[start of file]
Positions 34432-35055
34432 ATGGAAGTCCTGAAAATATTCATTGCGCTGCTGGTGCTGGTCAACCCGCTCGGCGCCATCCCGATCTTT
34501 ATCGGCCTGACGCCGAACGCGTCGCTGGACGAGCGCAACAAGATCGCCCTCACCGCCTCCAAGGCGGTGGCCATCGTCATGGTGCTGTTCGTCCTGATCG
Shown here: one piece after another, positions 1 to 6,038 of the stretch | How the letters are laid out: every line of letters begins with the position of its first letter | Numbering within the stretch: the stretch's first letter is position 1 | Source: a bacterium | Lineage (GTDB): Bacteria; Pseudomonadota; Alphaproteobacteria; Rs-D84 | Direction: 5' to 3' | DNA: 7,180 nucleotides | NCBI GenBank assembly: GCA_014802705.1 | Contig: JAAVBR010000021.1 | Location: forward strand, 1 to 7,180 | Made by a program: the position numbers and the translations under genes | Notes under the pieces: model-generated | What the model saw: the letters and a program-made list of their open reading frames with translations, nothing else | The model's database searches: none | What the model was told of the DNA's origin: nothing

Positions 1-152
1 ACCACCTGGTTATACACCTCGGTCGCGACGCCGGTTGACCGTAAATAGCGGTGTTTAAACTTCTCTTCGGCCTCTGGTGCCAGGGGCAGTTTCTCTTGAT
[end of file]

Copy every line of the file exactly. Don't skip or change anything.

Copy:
Positions 34432-35055
34432 ATGGAAGTCCTGAAAATATTCATTGCGCTGCTGGTGCTGGTCAACCCGCTCGGCGCCATCCCGATCTTT
34501 ATCGGCCTGACGCCGAACGCGTCGCTGGACGAGCGCAACAAGATCGCCCTCACCGCCTCCAAGGCGGTGGCCATCGTCATGGTGCTGTTCGTCCTGATCG
Shown here: one piece after another, positions 1 to 6,038 of the stretch | How the letters are laid out: every line of letters begins with the position of its first letter | Numbering within the stretch: the stretch's first letter is position 1 | Source: a bacterium | Lineage (GTDB): Bacteria; Pseudomonadota; Alphaproteobacteria; Rs-D84 | Direction: 5' to 3' | DNA: 7,180 nucleotides | NCBI GenBank assembly: GCA_014802705.1 | Contig: JAAVBR010000021.1 | Location: forward strand, 1 to 7,180 | Made by a program: the position numbers and the translations under genes | Notes under the pieces: model-generated | What the model saw: the letters and a program-made list of their open reading frames with translations, nothing else | The model's database searches: none | What the model was told of the DNA's origin: nothing

Positions 1-152
1 ACCACCTGGTTATACACCTCGGTCGCGACGCCGGTTGACCGTAAATAGCGGTGTTTAAACTTCTCTTCGGCCTCTGGTGCCAGGGGCAGTTTCTCTTGAT